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FOR RELEASE: January 21, 2000
CONTACT: Dick Gunn

Pro-Health, Anti-Tobacco Billboards Messages to be Removed

"Mind if I smoke? Care if I die?" will be one of the pro-health messages chosen by Oklahoma children to be removed soon from five billboards in prime locations located in Oklahoma City and Tulsa. Leases for the billboards had been provided through terms of the November 1998 multi-state tobacco settlement. The billboard leases are now expiring and no funds have been made available to renew them.

"This temporary billboard space was certainly a positive opportunity. However, it was only a very small step toward what needs to be done in Oklahoma to effectively counter the decades of tobacco industry influence and prevent this deadly addiction among our children," said J.R. Nida, M.D., commissioner of health.

As part of the multi-state settlement signed by state attorneys general and tobacco companies in November 1998, the companies agreed to remove all billboards by April 23, 1999, and to turn over any remaining time on their leases to the states. About 284 tobacco billboards were removed in Oklahoma. Of the billboards removed, lease time remained on only five: three in Tulsa and two in Oklahoma City.

"We are simply being 'outspent' by big tobacco in Oklahoma. For decades, the tobacco industry has used its tremendous resources to market their deadly products to Oklahoma children," said Nida. "The tobacco industry spends an estimated $64 million each year to promote tobacco products in Oklahoma. It is essential that we help empower the youth of Oklahoma with factual images about smoking and de-glamorize the images portrayed by the tobacco industry."

The U.S. Centers for Disease Control and Prevention recommends that for an effective counter-marketing media campaign, states should invest at least one dollar for every four that the tobacco industry spends on advertising and promotions.

"States that have implemented comprehensive tobacco use prevention and cessation programs utilizing the 'Four Cornerstones for Success' — Community, Cessation, Classroom and Counter-marketing — have dramatically reduced human and economic costs of tobacco addiction," Nida said. "To be most effective, the counter-marketing aspect of a comprehensive program needs to include sustained ad placement on television, radio, print and billboards."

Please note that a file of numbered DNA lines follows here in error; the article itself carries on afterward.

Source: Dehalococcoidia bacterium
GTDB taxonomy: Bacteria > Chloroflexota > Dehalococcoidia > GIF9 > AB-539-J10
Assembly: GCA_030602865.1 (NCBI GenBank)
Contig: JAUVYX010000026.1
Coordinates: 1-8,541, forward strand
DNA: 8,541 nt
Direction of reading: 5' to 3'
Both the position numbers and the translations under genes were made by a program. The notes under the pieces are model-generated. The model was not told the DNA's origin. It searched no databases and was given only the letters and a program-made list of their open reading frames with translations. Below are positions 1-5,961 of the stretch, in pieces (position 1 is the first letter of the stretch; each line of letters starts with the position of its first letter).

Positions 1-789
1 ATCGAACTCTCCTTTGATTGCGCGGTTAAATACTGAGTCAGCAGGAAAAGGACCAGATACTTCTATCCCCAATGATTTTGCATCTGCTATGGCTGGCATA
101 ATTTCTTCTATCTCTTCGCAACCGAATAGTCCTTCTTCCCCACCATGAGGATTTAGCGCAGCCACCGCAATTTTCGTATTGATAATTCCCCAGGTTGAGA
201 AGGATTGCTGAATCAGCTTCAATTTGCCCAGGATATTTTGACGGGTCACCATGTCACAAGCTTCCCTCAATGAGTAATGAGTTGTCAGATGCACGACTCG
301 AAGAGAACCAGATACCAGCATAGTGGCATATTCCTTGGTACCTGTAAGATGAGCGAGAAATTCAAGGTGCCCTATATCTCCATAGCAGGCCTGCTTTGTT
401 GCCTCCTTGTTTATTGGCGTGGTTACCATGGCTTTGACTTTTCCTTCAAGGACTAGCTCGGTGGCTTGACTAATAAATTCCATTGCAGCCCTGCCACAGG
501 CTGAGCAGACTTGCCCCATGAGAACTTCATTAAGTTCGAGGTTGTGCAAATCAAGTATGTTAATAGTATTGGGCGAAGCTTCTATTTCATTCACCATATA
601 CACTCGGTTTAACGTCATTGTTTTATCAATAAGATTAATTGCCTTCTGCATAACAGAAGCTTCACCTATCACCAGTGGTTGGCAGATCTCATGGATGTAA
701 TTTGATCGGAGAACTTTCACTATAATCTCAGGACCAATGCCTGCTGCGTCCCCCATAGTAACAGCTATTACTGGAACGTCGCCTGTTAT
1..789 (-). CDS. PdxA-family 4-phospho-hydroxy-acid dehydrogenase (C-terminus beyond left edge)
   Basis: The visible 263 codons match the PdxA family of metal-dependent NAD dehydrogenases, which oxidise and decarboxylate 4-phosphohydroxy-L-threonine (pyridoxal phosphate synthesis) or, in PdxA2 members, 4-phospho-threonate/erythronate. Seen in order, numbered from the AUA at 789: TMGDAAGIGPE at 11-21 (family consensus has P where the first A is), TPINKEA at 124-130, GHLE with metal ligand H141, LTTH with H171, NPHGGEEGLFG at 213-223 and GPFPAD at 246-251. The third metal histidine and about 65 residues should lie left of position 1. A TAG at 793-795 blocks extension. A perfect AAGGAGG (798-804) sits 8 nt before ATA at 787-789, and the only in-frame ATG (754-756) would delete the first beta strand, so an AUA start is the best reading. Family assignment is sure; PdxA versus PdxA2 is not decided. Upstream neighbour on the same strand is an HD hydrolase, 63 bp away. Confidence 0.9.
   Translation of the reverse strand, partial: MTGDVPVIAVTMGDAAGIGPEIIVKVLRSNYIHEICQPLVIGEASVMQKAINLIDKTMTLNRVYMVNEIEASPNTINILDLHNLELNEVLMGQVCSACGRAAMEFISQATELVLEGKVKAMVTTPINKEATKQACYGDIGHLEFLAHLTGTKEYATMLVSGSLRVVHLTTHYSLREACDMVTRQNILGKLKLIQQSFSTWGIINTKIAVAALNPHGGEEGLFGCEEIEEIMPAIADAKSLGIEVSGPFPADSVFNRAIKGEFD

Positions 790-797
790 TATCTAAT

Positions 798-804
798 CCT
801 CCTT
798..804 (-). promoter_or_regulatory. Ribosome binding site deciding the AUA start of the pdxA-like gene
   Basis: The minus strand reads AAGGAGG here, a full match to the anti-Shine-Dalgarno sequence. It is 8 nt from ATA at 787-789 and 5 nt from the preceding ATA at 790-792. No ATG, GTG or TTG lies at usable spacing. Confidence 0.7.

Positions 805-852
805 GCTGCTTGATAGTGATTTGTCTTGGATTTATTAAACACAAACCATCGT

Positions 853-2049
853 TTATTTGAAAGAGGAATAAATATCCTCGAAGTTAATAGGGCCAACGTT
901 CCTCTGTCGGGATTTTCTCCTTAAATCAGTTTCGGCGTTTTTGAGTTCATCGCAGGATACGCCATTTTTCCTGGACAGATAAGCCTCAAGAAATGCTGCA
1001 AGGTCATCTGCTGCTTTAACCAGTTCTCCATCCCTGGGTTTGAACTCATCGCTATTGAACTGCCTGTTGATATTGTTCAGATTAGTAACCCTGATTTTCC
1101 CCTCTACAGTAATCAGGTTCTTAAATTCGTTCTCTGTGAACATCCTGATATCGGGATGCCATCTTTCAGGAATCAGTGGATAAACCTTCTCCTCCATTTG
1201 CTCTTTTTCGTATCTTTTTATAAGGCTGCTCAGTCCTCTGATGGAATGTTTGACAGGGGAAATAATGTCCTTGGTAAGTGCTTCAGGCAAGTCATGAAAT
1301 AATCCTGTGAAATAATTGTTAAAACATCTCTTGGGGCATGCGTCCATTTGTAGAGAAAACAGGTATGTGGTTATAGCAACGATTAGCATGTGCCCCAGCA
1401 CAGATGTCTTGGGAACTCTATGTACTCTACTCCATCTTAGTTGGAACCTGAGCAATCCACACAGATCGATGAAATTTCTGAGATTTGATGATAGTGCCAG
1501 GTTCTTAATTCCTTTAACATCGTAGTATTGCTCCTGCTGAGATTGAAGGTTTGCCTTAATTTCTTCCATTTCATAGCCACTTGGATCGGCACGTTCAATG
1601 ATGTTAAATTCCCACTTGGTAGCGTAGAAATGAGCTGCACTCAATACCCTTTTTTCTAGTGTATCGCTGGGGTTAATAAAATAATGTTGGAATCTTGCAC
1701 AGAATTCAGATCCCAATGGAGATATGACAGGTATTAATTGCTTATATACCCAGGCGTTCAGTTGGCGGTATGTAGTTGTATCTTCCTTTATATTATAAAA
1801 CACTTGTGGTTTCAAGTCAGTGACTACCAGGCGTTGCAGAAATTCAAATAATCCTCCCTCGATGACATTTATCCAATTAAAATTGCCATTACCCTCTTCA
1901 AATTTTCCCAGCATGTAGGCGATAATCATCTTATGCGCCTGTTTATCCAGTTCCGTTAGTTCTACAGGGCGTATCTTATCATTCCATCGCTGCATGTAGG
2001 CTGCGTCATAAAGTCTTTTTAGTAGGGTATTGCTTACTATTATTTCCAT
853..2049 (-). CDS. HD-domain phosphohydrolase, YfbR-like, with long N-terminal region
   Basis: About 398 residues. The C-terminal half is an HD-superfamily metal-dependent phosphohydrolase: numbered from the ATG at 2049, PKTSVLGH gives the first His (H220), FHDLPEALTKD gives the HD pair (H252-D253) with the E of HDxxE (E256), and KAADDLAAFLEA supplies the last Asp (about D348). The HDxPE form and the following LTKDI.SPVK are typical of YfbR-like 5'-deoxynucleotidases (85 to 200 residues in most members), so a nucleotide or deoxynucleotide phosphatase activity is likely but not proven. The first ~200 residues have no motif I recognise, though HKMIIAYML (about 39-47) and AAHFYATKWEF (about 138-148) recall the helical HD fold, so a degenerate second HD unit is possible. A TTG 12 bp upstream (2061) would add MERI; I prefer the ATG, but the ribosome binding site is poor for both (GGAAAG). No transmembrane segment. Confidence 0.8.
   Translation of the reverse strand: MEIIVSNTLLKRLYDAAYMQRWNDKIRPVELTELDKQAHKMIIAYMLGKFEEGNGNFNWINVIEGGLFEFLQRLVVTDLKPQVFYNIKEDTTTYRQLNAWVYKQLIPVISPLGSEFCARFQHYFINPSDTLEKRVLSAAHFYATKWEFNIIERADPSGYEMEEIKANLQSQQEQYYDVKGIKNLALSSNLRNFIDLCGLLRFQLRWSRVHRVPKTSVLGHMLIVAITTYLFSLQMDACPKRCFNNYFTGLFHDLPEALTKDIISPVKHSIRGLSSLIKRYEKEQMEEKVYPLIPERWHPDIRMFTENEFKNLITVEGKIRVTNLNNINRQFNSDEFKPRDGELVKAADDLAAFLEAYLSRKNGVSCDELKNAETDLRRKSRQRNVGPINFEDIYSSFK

A 15-year follow-up study in the American Journal of Public Health showed that the reductions in tobacco use produced by a mass media intervention combined with a school and community-based education program last over time. Average lifetime cigarette consumption was 22 percent lower among program subjects than among control subjects.

The artwork used on the five boards was selected after the Oklahoma State Department of Health conducted informal surveys of 252 Oklahoma children grades six to 12. The children were asked to select ads from other billboard campaigns used in other states. The messages selected were:

  • "Mind if I smoke? "Care if I die?" featuring images of a man and woman in '50s vintage dress.
  • "Bob, I've got emphysema" featuring two rugged cowboys riding horses across the countryside.
  • "First bicycle 6 years…first turtle 7 years…first cigarette 11 years. It's time we made smoking history" featuring a photo of a newborn baby.

Tobacco addiction is the leading cause of preventable death in Oklahoma, causing over 6,000 deaths in the state each year. An average of over 40 Oklahoma children become addicted to tobacco products every day and about one out of three will die prematurely as a result. Smoking-attributable health costs in Oklahoma are estimated to exceed $1 billion each year, an annual per-capita cost of over $300. Oklahoma has the ninth-highest rate of smoking-related deaths in the nation.

In resolutions adopted in 1999, the State Board of Health asked that the funds obtained in the tobacco settlement be spent in significant part on health issues related to tobacco addiction. In a resolution dated June 17, 1999, the Board said, "This stance is based on the well-documented evidence that nicotine addiction is clearly the number one addiction problem in Oklahoma with ever-mounting costs in lives, in years lived with disabilities, in health care expenditures in both the private sector and in the state budget, and in opportunities lost for economic development."


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